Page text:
First of all, Germany won the 2014 World Cup tonight, making it Germany’s fourth win after 1954, 1974 and 1990.
I watched the match with my Mom (my Dad has caught a cold and went to bed after the regular matchtime was over), a bit annoyed that the match went into overtime, especially since I still had two pages of a very boring and complicated contract to translate (The customer needs it urgently – of course they do). However, the result was more than worth it and the match itself was very good as well, though not as stunning as the semi-finale against Brazil.
One thing that marred the event was that a man was stabbed to death during a fan gathering to watch the match in a cinema here in Bremen.
Switzerland may have gotten kicked out of the World Cup in the round of the last sixteen, by Argentina of all teams (don’t worry, neighbours, you have been avenged), and Swiss authors were given a hard time by the Bachmann Prize jury this year, but Switzerland has one reason to celebrate, namely that George R.R. Martin has graced our multilingual neighbour country with his presence, since he is guest of honour at the Neuchâtel International Fantastic Film Festival.
Now the German language cultural scene likes to pretend that Game of Thrones doesn’t exist, because it’s “just” fantasy and doesn’t have anything to say about the way we live, unlike those other US quality TV shows The Sopranos or Breaking Bad (because the lives of mafia clans in New Jersey or a cancer-struck highschool teacher turned drug kingpin in New Mexico has so much to do with the life of the average German). Honestly, I’ve seen/read interviews with Turkish German actress Sibel Kekilli, who plays Shae, which seemed to consider her role in the German crime drama Tatort the pinnacle of her career and didn’t mention Game of Thrones at all. While you just know that if Ms. Kekilli had been casted to play a terrorist on Homeland or a drug dealer’s mistress on Breaking Bad, the German language cultural press would be all over it.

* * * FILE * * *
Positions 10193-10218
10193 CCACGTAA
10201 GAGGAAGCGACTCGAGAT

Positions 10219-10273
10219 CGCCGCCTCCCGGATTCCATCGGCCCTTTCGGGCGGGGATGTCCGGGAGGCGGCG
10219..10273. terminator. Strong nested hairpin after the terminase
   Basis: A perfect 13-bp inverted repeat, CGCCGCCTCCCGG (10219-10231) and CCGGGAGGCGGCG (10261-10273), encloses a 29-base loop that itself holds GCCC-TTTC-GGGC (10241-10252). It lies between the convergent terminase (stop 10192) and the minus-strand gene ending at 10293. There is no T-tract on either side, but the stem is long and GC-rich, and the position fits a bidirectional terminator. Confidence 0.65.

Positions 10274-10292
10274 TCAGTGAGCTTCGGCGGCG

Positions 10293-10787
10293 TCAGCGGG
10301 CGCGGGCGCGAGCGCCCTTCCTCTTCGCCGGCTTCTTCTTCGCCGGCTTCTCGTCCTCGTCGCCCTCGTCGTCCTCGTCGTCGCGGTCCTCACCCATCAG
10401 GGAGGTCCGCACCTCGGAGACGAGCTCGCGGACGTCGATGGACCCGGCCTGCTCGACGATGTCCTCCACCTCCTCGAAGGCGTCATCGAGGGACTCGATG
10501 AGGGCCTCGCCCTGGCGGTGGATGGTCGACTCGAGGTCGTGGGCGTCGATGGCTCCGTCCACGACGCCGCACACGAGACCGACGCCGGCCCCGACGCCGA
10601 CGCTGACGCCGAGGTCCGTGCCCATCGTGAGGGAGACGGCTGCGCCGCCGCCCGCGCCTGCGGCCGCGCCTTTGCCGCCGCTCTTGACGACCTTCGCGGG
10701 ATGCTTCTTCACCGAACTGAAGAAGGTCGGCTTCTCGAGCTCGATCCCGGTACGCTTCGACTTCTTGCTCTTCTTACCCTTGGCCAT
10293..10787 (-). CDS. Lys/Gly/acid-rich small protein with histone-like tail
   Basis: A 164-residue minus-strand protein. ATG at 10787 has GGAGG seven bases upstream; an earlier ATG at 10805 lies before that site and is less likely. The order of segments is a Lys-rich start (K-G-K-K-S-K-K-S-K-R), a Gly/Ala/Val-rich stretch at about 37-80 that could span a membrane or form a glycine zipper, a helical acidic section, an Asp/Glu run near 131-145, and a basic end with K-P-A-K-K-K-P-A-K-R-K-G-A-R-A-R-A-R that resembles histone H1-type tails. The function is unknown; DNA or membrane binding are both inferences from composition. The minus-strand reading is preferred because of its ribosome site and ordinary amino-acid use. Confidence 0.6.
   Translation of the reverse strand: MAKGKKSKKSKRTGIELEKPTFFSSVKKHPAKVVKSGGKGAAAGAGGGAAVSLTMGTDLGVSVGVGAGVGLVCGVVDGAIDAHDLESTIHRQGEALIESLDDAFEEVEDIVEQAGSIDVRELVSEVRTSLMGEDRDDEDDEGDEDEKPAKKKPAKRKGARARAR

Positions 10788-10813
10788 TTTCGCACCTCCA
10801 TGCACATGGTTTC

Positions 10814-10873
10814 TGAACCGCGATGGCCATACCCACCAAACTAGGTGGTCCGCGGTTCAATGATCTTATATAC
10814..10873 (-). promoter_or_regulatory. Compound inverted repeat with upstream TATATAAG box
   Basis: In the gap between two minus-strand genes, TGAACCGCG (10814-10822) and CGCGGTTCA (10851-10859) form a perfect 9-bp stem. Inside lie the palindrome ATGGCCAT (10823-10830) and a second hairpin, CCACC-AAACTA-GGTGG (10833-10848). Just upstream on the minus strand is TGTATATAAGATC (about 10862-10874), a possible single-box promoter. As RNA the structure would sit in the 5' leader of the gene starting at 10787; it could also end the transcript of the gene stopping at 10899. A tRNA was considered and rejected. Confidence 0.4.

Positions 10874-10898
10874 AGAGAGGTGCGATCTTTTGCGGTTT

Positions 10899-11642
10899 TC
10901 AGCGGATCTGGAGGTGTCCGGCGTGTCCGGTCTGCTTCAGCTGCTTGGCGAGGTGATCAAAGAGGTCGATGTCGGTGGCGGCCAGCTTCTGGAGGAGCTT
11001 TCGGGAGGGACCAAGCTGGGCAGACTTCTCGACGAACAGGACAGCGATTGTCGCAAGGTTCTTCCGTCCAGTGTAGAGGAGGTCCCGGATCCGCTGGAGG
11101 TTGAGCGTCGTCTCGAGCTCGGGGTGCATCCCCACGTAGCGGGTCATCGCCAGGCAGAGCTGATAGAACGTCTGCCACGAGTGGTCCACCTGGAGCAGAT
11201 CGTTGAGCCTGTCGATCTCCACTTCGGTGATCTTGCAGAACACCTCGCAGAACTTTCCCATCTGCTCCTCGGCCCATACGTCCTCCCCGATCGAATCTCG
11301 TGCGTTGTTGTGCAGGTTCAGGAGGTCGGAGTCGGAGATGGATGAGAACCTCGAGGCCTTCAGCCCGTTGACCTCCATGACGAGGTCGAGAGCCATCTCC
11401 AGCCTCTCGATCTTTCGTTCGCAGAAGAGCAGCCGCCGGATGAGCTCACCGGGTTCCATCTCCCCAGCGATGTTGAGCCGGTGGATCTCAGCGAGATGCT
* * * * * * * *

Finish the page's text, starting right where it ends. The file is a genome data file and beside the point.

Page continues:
However, when George R.R. Martin is the guest of honour at a renown SFF film festival, at least our Swiss friends no longer have any excuse to ignore him. And so the Swiss public TV channel SRF offers this profile of the man and the series, while the Zurich based paper Der Tagesanzeiger has interviewed Martin. Der Tagesanzeiger has run background articles and reviews about Game of Thrones, both the TV show and the books, before. Apparently, the deputy head of the culture department is a fan.
Finally, one of the last bastions of masculinity here in Bremen has finally fallen: For the so-called Schaffermahlzeit, a black tie gala dinner for Bremen’s sea captains, merchants and political guests held annually since 1545, has announced that they will finally allow women to take part in the official dinner. Because up to now, female guests – mostly wives and daughters of sea captains or merchants – had to eat in a separate room from the male guests, though they were allowed to take part in the ball afterwards, probably because a ball involving only men would have been a bit strange. An old classmate of mine actually attended the women’s dinner at the Schaffermahlzeit once, accompanying her Dad, and quite enjoyed the experience.
Now there have been female guests at the main Schaffermahlzeit before. A female sea captain has been a regular guest since 2004 (by now, there are two female captains) and Angela Merkel was the first female guest of honour in 2007. But those ladies were exceptions, while the wives and daughters were still stuck in their separate room. But apparently not any longer. Hey, it only took 470 years.
If you’re wondering about the actual meal, it’s chicken soup, followed by stockfish with mustard sauce and potatoes, kale with Pinkel sausage and smoked meat, roast veal with celeriac salad, apples and plums and Riga style turbot with anchovies, sausage, fruit and cheese, most of which sounds rather weird even if you’re from North Germany. There’s also wine and a special sailor’s beer. Oh yes, and smoking is not just allowed but expected, though you have to use a claypipe.